Sunday, November 4, 2018

Vintage Dresden Plate & Quilty French Floors & Zucchini Update

Boy, I have a lot of catching-up to do, quilt-blog-wise.

This vintage Dresden Plate was quilted back in mid September.  I love vintage quilts - never met one I didn't fall head over heels for.

There were a couple of blocks made with new fabric, just to get a useable size of quilt.
Yes, those plates are a little wonky.  The centers aren't round.  The plates aren't centered.  But it is so pretty!  As requested by the owner, there is not too much quilting here.  Stitch-in-the-ditch around sashings, and inside & outside the plates.  Loopies inside the wedges, and motifs both in the corners and in the centers.

Pretty, pretty on the back.
French floors as related to quilts: 
1) Chevron.

2) Square in a Square.

3) Checkerboard Border - reminds me of Courthouse Steps.

What the hell?  How can I be doing a zucchini report in November?  Well I got sidetracked and never finished back in September.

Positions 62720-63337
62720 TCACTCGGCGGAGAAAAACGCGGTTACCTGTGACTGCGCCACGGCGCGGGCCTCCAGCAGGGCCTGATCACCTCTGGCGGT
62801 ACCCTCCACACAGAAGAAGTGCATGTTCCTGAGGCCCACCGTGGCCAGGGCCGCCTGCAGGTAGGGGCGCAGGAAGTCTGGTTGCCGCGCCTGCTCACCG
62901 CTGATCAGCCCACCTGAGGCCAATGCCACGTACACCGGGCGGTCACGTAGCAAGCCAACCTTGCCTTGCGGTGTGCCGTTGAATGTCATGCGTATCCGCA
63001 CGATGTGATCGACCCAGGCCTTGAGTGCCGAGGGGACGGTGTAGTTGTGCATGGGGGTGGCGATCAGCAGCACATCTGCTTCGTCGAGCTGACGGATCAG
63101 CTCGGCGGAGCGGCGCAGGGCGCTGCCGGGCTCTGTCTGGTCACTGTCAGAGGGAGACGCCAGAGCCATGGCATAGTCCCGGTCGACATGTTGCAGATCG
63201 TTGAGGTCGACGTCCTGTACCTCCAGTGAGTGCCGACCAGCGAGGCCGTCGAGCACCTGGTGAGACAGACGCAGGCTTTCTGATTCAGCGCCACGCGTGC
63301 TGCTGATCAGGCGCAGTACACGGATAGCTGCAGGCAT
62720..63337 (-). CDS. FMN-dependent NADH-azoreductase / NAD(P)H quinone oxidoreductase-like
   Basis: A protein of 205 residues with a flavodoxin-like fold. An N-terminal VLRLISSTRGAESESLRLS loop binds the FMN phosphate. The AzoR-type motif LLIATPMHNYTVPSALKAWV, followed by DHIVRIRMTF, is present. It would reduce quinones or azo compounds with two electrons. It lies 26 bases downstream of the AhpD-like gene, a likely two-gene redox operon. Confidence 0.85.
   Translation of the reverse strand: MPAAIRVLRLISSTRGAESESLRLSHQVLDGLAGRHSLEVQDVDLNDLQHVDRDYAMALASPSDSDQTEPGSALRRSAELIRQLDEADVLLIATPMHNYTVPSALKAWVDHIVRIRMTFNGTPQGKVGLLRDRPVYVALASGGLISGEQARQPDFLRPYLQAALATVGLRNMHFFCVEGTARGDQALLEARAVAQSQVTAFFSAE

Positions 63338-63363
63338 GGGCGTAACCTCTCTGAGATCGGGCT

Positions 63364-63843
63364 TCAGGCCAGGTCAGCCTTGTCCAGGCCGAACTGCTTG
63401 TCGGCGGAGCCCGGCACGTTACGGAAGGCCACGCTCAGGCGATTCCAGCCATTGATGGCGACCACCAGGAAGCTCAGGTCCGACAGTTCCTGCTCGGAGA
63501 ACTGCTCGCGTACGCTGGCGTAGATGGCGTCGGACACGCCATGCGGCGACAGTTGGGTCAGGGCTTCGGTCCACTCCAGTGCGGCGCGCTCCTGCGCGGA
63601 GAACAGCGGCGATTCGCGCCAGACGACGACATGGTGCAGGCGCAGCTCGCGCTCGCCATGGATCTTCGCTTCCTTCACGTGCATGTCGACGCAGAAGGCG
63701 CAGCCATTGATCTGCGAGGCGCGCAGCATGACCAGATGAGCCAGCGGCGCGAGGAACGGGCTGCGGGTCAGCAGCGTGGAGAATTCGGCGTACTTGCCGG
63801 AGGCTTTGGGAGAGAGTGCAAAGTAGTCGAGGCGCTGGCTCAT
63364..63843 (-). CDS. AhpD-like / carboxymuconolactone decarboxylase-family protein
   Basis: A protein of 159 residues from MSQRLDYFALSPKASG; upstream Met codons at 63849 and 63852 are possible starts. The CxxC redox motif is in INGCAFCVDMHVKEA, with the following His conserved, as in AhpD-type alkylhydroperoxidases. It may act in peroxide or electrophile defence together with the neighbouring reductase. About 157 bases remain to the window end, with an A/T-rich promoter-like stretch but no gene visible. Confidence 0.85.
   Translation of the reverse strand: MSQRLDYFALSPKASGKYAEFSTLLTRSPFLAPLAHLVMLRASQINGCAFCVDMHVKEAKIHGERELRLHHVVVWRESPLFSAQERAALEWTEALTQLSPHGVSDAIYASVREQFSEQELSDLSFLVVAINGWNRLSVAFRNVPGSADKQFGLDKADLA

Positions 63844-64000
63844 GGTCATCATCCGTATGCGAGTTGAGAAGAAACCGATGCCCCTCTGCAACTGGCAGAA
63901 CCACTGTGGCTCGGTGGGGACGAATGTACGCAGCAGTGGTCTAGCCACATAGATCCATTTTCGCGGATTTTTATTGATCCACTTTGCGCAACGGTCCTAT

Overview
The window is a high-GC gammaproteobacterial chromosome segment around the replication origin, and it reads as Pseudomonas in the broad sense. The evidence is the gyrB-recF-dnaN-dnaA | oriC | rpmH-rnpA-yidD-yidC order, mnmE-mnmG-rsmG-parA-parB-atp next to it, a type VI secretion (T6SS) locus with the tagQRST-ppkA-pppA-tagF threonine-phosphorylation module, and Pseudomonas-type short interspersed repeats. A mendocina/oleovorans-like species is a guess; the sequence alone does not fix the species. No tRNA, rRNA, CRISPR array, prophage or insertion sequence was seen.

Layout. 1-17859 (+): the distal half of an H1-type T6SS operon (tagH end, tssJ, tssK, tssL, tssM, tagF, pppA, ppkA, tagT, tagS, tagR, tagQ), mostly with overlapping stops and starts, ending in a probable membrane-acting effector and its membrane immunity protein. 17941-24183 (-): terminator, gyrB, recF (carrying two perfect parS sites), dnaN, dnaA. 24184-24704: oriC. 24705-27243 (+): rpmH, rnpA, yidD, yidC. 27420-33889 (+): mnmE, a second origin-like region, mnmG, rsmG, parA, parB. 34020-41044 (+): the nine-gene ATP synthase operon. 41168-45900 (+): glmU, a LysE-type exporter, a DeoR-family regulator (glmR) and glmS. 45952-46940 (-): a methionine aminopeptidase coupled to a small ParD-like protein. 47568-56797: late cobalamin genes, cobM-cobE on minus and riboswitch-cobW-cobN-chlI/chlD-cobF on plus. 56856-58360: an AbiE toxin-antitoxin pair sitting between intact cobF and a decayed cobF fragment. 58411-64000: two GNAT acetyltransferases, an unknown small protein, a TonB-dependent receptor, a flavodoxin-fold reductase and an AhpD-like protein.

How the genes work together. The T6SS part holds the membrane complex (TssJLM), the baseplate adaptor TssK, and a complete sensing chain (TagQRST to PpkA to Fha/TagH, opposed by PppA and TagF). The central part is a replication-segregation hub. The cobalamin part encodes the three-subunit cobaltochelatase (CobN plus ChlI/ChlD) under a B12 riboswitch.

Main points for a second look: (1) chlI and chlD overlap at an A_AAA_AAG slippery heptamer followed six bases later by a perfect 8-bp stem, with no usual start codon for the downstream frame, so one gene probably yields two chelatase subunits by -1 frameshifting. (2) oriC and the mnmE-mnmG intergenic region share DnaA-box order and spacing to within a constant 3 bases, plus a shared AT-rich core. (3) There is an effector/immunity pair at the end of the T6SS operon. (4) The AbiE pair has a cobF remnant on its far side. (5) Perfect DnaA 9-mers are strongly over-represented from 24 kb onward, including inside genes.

When I was in France, there was zero chance that DH was going to pick zucchinis.  So when I got home... guess what?  Eleven more.  And a couple of them were, not surprisingly, pretty large.

Picked end of season:  11
Picked YTD:              127

Today's plan for supper is to make a big pot of vegetable soup and a Butternut Squash Tart With Fried Sage.  Some of that zucchini is coming out of the freezer and jumping into the soup pot.

Tuesday, October 30, 2018

A Little More Of Tobermory & The Prince Exhibit

A little yoga is good for the body, especially if you will be hunched over a sewing machine for much of the day.  Anni didn't seem to understand that Savasana (the Corpse pose) is just a nice rest.  I'm not dead.

See?  Proof that I'm not dead.  This was Friday before we departed.

I managed to complete my wee project.  Next I need to learn how to do binding on those weird angles.  (Well, actually the next step is getting it quilted.  Then the binding.)